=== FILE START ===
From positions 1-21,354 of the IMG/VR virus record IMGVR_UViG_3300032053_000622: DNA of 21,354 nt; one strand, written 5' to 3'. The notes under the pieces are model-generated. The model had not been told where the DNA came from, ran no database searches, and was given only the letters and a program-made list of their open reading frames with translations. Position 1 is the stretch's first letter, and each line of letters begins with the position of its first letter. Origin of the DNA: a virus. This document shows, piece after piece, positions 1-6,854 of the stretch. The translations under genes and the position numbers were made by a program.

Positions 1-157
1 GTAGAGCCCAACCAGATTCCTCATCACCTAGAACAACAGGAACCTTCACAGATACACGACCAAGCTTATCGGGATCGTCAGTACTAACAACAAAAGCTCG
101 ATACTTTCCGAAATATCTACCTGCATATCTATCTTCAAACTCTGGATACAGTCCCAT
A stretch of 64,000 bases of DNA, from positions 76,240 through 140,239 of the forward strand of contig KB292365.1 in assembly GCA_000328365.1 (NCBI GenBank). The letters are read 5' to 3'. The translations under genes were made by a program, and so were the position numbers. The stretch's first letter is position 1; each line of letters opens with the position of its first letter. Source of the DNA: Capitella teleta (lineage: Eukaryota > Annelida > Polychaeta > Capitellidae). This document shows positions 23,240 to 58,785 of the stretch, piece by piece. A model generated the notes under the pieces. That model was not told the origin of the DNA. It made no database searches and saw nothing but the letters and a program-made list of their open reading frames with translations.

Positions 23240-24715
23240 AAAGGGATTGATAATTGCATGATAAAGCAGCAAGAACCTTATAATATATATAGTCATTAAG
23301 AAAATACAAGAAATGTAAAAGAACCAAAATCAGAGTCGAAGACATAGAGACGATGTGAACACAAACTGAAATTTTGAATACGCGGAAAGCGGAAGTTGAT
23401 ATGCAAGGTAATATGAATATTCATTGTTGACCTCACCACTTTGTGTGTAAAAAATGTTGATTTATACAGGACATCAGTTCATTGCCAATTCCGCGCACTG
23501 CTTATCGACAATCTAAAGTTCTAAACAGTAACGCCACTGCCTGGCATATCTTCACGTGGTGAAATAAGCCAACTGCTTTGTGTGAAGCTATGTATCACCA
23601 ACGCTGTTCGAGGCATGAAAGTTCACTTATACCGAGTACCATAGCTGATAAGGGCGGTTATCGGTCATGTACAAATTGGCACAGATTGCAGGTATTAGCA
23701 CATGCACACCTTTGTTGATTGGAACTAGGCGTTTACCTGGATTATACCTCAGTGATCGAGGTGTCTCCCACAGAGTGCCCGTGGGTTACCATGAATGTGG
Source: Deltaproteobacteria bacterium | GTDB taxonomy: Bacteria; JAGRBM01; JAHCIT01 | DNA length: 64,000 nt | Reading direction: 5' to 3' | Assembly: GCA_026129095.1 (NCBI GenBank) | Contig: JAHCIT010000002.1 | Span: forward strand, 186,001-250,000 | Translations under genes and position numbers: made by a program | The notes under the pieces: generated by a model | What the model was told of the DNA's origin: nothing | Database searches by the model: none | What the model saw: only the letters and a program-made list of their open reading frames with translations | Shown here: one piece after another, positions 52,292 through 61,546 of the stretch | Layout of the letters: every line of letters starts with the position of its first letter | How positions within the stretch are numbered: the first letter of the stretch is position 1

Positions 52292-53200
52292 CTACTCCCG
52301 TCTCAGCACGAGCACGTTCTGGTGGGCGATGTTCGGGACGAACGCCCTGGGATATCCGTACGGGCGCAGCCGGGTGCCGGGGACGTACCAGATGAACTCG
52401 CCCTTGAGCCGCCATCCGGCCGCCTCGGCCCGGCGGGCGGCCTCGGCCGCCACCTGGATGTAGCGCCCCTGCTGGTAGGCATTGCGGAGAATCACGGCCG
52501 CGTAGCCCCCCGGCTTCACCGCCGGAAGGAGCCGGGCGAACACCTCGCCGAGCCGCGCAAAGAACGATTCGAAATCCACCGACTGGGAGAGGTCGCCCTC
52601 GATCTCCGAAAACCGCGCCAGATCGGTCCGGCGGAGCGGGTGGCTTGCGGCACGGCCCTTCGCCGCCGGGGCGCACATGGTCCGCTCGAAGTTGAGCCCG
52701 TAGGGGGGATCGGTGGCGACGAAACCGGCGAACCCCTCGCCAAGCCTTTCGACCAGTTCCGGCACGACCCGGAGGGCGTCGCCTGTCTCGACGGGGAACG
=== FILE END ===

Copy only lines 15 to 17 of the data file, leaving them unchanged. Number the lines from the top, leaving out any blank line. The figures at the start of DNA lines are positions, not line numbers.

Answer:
52292 CTACTCCCG
52301 TCTCAGCACGAGCACGTTCTGGTGGGCGATGTTCGGGACGAACGCCCTGGGATATCCGTACGGGCGCAGCCGGGTGCCGGGGACGTACCAGATGAACTCG
52401 CCCTTGAGCCGCCATCCGGCCGCCTCGGCCCGGCGGGCGGCCTCGGCCGCCACCTGGATGTAGCGCCCCTGCTGGTAGGCATTGCGGAGAATCACGGCCG